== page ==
Sunday, February 24, 2008

Doctors. Grrrr.

Elizabeth, over at Screw Bronze, was relating her frustration with her doctors, especially with how they ignore her activity level, assuming that she just lays about all day. This got me going:

Doctors will simply not believe that you are active. Maybe it's something they only do with women, but I have found it to be true ever since I was a teen. That's when I went to the doctor to ask why my hands and feet were always cold, and the fat, chain-smoking fool told me that I just needed to run a couple of laps every day. I was in high school. I took Phys Ed. I ran every day, slowly and badly, but I ran. I also regularly walked the three miles home from school. And Dr. Fool was telling me I needed to exercise.

Same crap when I asked another doctor about why I couldn't improve my stamina climbing the stairs and the hills. Never mind that I was doing it every goddamn day and had been for over a year, and it still wasn't getting any easier.

Same crap when my joints started dislocating or being constantly painful. I'm supposed to exercise? Hey, idiot, there are plenty of people less active than I am, and they never dislocate a single joint or lose the ability to turn a door knob.


Sore spot with me? Yes, you hit it.

Elizabeth then asked:
Your doctor experiences sound WAY more frustrating than mine - did you eventually start taking a large friend or a mallet?

So, I'm continuing my rant here.

Naw. I respond by mostly avoiding the doctors. No matter what happens, I generally feel that seeing a doctor isn't going to make things any better and will likely only result in pointless testing that reveals nothing useful. What good does it do to find out X, Y or Z if nothing will be done about it anyway? So I save myself the aggravation and just don't go.

When I have gotten things I needed, it has been because I knew exactly what I needed before I went to the doctor and demanded it. I knew I needed splints for my thumbs and fingers. I demanded I get them--though I first had to go through the hurdle of seeing the goddamn neurologist when I already freaking know that what is wrong with me is mechanical. Grrrr. When I badly dislocated a knee, and knew I needed surgery on it, the orthopedic surgeon kept putting me off, telling me to just stay off my feet for a while. Not like he ordered me up a wheelchair, either, so how does that work for over a month? I finally took myself hostage, a la Cleavon Little in Blazing Saddles. When he started to give me the usual line, I stopped him and said "You said I'd be fine by now. So I must be fine. I guess I'll start going back to practice martial arts and walking up hills. Because everything is just fine now, right?" This I said though I couldn't bend my knee and it was still swollen. Amazingly, he scheduled the surgery to remove the broken bits of meniscus for the very next week. And he was, oh so surprised to find out that I had virtually no ACL left. And he had seen me reduce my jaw when my TMJ spontaneously dislocated (he was astonished), but he still couldn't put 2 and 2 together.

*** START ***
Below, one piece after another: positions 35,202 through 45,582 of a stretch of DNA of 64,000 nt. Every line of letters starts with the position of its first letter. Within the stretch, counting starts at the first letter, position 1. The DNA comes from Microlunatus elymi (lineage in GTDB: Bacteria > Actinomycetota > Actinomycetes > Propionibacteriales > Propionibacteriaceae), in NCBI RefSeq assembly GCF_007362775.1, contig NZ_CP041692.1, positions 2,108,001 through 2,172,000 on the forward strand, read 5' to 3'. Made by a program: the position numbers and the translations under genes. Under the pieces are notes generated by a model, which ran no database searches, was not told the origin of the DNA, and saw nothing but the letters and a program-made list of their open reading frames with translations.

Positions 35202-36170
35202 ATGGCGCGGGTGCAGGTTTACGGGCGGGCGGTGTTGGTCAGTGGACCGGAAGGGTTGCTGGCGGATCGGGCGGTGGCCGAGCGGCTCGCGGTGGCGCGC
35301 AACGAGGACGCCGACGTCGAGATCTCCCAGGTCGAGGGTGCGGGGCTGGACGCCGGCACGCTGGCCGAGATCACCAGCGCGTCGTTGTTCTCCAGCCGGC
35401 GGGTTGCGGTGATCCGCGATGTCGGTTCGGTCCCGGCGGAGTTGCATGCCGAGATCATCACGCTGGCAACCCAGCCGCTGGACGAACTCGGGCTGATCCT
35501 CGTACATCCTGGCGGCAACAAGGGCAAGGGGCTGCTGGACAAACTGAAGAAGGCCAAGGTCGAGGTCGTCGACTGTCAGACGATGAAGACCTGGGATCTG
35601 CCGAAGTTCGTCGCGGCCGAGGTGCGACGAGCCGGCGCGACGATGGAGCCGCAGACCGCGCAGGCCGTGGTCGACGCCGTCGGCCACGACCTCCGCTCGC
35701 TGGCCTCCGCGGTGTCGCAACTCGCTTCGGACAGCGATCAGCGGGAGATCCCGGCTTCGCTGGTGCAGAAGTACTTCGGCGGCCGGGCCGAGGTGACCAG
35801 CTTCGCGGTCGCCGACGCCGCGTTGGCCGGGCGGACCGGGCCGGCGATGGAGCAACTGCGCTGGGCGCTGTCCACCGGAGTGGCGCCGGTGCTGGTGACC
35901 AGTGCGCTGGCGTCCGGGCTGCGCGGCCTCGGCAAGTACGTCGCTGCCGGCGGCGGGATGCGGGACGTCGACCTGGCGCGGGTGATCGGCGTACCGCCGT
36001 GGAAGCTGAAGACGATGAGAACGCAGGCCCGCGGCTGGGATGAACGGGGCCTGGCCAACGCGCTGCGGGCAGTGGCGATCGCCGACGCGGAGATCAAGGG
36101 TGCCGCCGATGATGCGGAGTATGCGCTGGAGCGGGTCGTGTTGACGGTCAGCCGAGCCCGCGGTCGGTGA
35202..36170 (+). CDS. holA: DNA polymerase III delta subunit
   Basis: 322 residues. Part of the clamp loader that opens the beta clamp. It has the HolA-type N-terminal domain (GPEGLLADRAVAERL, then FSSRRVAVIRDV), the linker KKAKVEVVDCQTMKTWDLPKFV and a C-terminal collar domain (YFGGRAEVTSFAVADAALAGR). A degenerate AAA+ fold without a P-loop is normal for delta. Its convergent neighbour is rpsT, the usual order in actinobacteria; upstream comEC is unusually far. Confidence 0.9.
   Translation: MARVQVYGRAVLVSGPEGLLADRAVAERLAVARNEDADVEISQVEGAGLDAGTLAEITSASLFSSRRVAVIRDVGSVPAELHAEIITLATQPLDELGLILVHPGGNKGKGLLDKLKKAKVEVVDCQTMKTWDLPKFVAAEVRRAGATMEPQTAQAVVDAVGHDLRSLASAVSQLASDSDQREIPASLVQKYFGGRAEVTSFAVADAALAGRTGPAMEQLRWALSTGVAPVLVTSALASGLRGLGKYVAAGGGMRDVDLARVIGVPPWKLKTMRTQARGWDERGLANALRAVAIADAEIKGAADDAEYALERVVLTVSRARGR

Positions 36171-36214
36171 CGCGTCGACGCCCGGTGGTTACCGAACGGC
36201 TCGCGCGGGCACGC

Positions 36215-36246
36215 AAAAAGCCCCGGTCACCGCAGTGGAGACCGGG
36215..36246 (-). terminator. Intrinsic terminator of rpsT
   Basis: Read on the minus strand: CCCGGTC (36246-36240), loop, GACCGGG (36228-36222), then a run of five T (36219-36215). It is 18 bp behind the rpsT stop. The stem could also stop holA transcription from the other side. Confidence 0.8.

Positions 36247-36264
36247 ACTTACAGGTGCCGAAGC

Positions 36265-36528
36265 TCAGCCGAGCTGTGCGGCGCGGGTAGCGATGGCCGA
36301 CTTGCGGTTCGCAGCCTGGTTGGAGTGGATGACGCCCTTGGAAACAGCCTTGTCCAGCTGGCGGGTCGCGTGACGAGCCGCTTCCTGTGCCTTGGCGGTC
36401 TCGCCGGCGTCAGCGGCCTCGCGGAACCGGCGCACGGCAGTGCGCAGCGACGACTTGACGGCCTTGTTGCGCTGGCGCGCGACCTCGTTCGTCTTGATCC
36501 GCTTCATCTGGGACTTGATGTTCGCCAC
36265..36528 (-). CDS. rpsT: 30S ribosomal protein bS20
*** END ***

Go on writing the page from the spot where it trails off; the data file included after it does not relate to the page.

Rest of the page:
Of course, a surgeon eager to cut is just as bad and often even worse.

There was the idiot doctor that convinced my 89 year old grandpa to get a new hip replacement. No, my previously healthy grandpa did not survive that. He probably had another 10 years in him if he had just used a cane instead of a getting a surgery.

And you know what happened to my grandma.

I suppose I could talk about the failed surgeries for uterine prolapse that my mom had, that ultimately resulted in a failed surgery for rectocele.

So, as far as I'm concerned, doctors aren't worth seeing unless you already know what you need and can spell it out for them. And half the time, you are worse off for having consulted them in the first place. The worst thing would be to be in your position, Elizabeth, knowing something is wrong but not what to do about it, and thus having to be subjected to fumbling pin-the-tail-on-the-donkey testing month after month as things get worse. I've been in that situation, but I knew I wasn't dying, so I could opt to stop. I'm angry on your behalf that you are being treated as lackadaisacally as I have come to expect, when they should be pulling out all the stops to find out if there is something that will stabilize your condition.

edited to provide context and to clean up typos

Saturday, February 23, 2008

Dear Canada

Can we borrow some of your judges?

I ask because I read this article in the Globe and Mail, which discusses why the Ontario Court of Appeal found in favor of Kevin Keays against Honda.